The Entourage Effect [Everything You Need To Know] | CBD Nerds

Gleb Oleinik
Authored: Feb 11, 2019
Updated: Oct 5, 2020
What Is The CBD Entourage Effect?

The Cannabis Entourage Effect Explained

You’ve probably heard the term “entourage effect.” It gets thrown around quite frequently in the CBD industry, but what does it mean?


The entourage effect is the idea that whole-plant cannabis preparations work better than those containing only THC or CBD. It’s the result of the synergy between the hundreds of active compounds found in the plant.


That’s why it’s thought best to use full-spectrum CBD products rather than those containing CBD isolate whenever possible. 


Read on to learn more about the entourage effect, how it was discovered, how it works, and why it’s so important.


What is the Entourage Effect?

The entourage effect is the theory that cannabis provides the most benefits when used as a whole-plant extract. It’s what happens when you use all of the cannabinoids, terpenes, and other active phytochemicals in cannabis together. 


You’re getting not just the individual benefits of each compound in this entourage, but, more importantly, their synergistic relationships with each other. As the popular saying goes, “the whole is greater than the sum of its parts.” 


One of the best examples of the entourage effect is the synergy between THC and CBD. If you were to take pure THC, especially in large doses, there’s a good chance you’d feel its notable mind-altering effects. But when you pair it with CBD, something happens.


CBD reduces THC’s intoxicating effects such as anxiety and psychosis.¹ That’s why cannabis — and especially strains rich in CBD — is less intoxicating than pure THC. 


Not only that, but CBD and THC also strengthen each other’s beneficial effects. For example, a 2010 study in patients with treatment-resistant cancer pain found that combining THC with CBD greatly enhanced its pain-relieving therapeutic effects. 


Individuals in the study treated with THC on its own did not differ significantly from the placebo treatment group. However, 43% of the people in the THC plus CBD group had a 30% or greater improvement in pain.²


It’s also important to note that the entourage effect applies to both marijuana and hemp, the two main types of cannabis. Whereas marijuana is rich is in THC and low in CBD, hemp is high-CBD and low-THC. Aside from that major difference, they both contain similar compounds.


The Discovery of the Entourage Effect

The entourage effect was first proposed in 1998 by Israeli researchers Raphael Mechoulam and Shimon Ben-Shabat. They coined the term after performing a study of 2-AG, one of the main endocannabinoids made by our bodies. 


The researchers noticed that when 2-AG was given to mice alongside other closely related molecules, its effects were stronger.³ Yet, by themselves, these related endocannabinoid compounds showed no activity. 


In the years since, numerous studies have provided further evidence for the entourage effect.


The Cannabis Entourage

When we think of cannabis, we tend to associate most of its effects with THC and CBD. It’s easy to think this way because THC and CBD are the two most abundant active compounds in the plant and have received the most attention from researchers and the media.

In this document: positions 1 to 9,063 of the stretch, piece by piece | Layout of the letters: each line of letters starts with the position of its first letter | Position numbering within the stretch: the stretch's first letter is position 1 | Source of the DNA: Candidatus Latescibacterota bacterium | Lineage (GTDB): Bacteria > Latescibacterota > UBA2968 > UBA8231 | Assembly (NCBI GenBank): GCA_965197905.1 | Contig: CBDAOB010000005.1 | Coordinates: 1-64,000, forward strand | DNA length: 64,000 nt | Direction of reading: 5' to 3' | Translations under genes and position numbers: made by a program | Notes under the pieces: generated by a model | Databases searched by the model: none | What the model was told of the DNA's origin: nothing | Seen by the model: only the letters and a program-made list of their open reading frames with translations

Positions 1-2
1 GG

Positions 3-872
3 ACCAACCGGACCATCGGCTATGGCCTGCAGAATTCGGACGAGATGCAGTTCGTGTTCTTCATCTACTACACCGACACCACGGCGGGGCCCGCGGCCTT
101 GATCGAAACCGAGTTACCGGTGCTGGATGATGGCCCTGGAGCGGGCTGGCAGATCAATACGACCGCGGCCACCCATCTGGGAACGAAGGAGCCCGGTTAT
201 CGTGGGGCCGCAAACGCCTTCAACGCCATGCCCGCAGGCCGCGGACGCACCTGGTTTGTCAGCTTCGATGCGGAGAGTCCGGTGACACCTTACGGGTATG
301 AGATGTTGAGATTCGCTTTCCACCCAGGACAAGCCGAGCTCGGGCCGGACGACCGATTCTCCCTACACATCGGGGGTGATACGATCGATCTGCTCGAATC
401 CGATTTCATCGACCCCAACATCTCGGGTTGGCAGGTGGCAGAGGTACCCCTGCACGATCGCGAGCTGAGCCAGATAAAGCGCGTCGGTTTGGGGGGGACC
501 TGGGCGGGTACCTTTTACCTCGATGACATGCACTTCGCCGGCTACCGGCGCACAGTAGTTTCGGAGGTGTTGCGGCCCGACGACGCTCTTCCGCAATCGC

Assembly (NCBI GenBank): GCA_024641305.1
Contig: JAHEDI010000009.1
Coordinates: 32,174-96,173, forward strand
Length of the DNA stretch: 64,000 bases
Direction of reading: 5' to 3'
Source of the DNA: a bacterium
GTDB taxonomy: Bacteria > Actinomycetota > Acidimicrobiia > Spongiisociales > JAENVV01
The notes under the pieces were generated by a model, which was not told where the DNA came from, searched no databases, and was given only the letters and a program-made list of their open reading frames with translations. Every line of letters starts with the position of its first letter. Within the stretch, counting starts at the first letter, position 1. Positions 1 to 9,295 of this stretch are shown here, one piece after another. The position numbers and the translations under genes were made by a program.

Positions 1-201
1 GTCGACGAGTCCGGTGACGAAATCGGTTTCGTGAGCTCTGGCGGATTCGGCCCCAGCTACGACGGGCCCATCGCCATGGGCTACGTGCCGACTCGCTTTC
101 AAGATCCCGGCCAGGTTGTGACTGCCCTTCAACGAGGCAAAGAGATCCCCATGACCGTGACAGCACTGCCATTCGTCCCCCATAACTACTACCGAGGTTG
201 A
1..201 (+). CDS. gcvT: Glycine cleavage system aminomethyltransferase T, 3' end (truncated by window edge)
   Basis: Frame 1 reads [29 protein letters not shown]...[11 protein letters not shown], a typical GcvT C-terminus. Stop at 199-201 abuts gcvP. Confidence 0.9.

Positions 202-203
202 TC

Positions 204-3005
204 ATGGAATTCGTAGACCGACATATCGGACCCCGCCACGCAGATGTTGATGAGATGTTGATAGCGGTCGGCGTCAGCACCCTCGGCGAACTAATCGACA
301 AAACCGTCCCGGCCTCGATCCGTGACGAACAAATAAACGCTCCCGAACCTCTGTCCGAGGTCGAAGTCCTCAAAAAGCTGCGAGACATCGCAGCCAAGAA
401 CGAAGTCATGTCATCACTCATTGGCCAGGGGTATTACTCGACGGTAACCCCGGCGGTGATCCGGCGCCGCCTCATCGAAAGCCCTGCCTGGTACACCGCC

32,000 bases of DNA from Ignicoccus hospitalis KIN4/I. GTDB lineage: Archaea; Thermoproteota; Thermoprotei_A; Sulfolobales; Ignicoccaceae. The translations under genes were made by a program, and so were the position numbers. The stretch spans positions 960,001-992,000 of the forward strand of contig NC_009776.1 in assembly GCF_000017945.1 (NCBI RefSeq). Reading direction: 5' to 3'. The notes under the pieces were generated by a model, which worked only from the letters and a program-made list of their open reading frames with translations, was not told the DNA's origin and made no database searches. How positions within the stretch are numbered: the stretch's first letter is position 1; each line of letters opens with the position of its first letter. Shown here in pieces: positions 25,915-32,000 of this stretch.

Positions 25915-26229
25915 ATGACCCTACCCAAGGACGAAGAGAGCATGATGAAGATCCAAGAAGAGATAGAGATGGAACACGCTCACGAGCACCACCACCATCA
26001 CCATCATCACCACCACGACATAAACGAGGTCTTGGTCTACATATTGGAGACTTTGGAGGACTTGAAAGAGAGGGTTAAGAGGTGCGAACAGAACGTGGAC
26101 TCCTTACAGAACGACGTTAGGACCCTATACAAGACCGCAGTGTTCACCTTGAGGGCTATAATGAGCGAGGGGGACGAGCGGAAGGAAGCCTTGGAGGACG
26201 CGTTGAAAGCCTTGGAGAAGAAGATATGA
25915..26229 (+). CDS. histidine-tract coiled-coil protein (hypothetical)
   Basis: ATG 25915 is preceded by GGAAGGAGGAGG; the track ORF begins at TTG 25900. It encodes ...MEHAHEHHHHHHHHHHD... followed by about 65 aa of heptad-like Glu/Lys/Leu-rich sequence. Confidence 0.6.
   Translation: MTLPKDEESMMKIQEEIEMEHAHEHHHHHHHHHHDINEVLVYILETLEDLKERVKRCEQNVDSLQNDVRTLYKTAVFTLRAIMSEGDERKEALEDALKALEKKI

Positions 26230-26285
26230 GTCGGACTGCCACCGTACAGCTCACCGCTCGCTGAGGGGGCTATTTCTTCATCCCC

However, cannabis plants contain dozens of other cannabinoids, as well as many other classes of compounds, including terpenes, flavonoids, fatty acids, minerals, and vitamins. All in all, cannabis plants are made up of over 400 chemical compounds.?


All of them can have benefits and more importantly modify or amplify each other’s effects — what scientists call synergy. Let’s take a closer look at these different chemicals and how they contribute to the entourage effect.


Cannabinoids

Cannabinoids are believed to play a pivotal role in the entourage effect. In a nutshell, cannabinoids can enhance each other’s effects when used together. We already discussed the prime example of this: the synergy between THC and CBD.

Another lesser-known example of cannabinoid synergy occurs between THC and cannabinol (CBN). When researchers studied the effects of these two cannabinoids, CBN did not produce any notable effects by itself. 

Yet, when taken together with THC, it enhanced feelings of dizziness, drowsiness, and drunkenness.?

Keep in mind that the cannabis plant contains over 120 different cannabinoids, most of which (like CBN) are considered “minor” because they’re present in very small quantities. All of these cannabinoids could potentially be interacting or indirectly with THC, CBD, and each other.?

That means the list of potential cannabinoid synergies that we don’t yet know about is immense. And we haven’t even touched on terpenes.


Terpenes

Without a doubt, terpenes are the most overlooked component of the entourage effect. These natural aromatic compounds are found in many plants - including fruits, trees, spices, and cannabis.

Terpenes are responsible for the unique aromas of plants, such as the distinct smells of different strains of cannabis. For example, pinene is one of the main compounds responsible for the characteristic smell of pine trees.

Terpenes contribute to the entourage effect not only through their distinct effects on health but also by synergizing with cannabinoids. Examples of cannabis terpenes and various studies highlighting their potential benefits include:

 

  • Linalool - may have sedative, anxiolytic (anxiety-reducing),? anti-inflammatory, and antioxidant effects that can contribute to the effects of CBD and other cannabinoids.?
     
  • Myrcene - may provide anti-inflammatory, muscle-relaxing,? sedative, and anticancer¹? properties and may also make it easier for cannabinoids to cross the blood-brain barrier, enhancing their effects.¹¹ It might also contribute to the “couch lock” often experienced by cannabis users.¹²
     
  • Pinene - may have anti-inflammatory,¹³ bronchodilating,¹? and memory-aiding properties. It may also help offset the short-term memory impairment from THC intake.¹?
     
  • Limonene - may have anxiolytic properties and pair well with CBD.¹?